Taiwan loses another ally as El Salvador switches to China
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Taiwan lost another ally to Beijing on Tuesday when diplomatic ties with El Salvador were severed, as China presses the remaining nations with diplomatic links to Taipei to end them.
Taiwan now has formal relations with just 17 countries worldwide, many of them poor nations in Central America and the Pacific like Belize and Nauru.
"We are not willing to continue with the money competition with China," Taiwanese Foreign Minister Joseph Wu said at a press conference.
He said El Salvador had been continuously asking for "massive funding support" since last year for a port development, but Taiwan was unable to assist with the "unsuitable project" after assessment. "Pressure from China would only make Taiwan more determined to continue our path of democracy and freedom."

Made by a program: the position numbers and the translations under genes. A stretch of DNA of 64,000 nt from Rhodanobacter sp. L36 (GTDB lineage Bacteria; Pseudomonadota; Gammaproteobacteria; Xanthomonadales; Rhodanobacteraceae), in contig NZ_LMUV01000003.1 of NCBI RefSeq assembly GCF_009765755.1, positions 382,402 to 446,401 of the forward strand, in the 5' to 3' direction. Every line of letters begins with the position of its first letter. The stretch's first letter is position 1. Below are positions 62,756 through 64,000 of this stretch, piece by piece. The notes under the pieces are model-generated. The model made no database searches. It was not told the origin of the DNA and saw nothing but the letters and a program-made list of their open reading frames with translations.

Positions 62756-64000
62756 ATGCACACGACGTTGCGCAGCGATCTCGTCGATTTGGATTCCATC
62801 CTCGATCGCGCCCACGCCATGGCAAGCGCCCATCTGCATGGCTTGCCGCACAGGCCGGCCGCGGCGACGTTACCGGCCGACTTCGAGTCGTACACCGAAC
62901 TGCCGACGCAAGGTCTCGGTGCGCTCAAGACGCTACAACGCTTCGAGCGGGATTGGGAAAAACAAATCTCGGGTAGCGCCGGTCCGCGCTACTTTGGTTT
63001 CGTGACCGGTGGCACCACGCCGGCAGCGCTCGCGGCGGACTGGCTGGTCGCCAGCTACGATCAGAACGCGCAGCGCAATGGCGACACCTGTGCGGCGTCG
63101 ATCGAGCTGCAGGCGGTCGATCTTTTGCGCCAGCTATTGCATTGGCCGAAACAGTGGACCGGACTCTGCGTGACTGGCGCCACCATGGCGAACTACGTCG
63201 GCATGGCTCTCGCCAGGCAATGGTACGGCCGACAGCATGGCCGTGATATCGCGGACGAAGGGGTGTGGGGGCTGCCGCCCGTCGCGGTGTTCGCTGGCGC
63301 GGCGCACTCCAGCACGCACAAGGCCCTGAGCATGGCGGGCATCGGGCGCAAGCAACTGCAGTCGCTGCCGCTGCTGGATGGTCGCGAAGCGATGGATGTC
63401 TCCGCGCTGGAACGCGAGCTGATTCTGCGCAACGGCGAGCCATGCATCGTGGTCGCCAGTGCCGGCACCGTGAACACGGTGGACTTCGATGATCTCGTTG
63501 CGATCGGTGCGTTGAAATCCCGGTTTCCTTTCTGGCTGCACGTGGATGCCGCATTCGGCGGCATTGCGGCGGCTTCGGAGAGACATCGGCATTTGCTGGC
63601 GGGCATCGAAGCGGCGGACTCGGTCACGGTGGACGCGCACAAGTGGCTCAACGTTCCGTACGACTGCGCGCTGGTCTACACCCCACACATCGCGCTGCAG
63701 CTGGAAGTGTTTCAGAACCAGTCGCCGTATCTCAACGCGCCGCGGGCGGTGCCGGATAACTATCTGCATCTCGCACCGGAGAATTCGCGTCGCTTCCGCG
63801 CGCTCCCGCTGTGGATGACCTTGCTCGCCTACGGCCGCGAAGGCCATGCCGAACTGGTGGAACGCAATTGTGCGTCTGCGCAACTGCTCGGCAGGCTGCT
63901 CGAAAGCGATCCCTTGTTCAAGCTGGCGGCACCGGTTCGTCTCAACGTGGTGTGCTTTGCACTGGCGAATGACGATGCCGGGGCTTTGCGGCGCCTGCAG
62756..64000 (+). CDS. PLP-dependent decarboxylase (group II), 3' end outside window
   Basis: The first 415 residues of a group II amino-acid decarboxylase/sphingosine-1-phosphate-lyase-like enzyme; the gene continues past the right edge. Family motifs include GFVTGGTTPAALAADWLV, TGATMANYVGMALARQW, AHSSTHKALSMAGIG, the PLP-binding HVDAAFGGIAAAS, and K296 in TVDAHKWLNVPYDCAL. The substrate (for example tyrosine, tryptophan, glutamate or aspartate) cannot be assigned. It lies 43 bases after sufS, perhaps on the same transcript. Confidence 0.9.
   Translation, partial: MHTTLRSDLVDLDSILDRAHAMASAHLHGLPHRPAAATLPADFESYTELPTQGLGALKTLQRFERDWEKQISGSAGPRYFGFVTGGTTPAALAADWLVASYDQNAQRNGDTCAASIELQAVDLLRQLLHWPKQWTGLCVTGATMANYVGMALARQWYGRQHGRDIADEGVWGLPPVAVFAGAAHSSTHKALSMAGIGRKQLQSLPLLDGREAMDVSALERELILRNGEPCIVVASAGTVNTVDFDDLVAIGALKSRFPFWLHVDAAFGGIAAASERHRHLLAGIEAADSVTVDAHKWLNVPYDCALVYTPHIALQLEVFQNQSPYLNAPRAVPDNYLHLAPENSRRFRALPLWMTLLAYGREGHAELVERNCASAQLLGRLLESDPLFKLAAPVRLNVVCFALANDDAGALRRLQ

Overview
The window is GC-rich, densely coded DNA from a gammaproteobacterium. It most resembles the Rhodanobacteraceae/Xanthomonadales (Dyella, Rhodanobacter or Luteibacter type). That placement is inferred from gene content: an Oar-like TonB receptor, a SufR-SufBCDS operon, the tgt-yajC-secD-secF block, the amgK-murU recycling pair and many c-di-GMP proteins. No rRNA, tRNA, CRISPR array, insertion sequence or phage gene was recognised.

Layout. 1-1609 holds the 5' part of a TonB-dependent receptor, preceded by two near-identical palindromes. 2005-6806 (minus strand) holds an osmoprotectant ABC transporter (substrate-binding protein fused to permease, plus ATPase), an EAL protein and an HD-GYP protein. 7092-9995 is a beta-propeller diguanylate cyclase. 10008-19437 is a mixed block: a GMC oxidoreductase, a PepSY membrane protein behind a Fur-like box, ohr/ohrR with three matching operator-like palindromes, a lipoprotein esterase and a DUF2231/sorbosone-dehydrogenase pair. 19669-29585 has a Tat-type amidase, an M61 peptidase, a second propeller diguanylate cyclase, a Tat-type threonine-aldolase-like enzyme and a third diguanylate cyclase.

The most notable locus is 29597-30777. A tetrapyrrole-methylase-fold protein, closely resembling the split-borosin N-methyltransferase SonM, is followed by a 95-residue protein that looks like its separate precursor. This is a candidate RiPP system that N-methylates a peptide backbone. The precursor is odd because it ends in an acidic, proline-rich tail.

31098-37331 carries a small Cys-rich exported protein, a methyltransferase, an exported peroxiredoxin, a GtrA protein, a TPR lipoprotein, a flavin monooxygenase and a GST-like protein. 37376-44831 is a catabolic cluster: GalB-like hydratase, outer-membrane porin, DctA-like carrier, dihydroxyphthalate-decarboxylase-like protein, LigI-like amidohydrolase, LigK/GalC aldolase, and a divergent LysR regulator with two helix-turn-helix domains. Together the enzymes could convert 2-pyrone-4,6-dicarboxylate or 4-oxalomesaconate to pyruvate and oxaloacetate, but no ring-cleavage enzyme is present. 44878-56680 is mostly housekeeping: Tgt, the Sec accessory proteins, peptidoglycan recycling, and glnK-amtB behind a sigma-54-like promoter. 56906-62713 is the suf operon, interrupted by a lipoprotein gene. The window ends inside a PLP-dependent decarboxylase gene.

Separately, El Salvador's President Salvador Sanchez Ceren announced in a nationally televised speech that his government had broken off diplomatic relations with Taiwan and instead established new diplomatic ties with China.
Taiwan has accused China of luring its friends away with offers of generous aid packages. China denies this, and says Taiwan is a part of China with no right to formal diplomatic ties with any other country.
The news comes as Taiwan President Tsai Ing-wen wrapped up a high-profile trip to Latin America, including stops in the United States, that drew broad criticism from China.
Tsai on Monday echoed Wu's comments, saying the self-ruled island would not bow to pressure and that pressure would only boost Taiwan's "determination to go abroad".
El Salvador is the fifth country Taiwan will lose as a diplomatic ally since President Tsai came to office in 2016, following Burkina Faso, the Dominican Republic, Sao Tome and Principe and Panama.
China's hostility to Taiwan has grown since Tsai's election as Beijing fears she wishes to push for the island’s formal independence, a red line for China. She says she wants to maintain the status quo.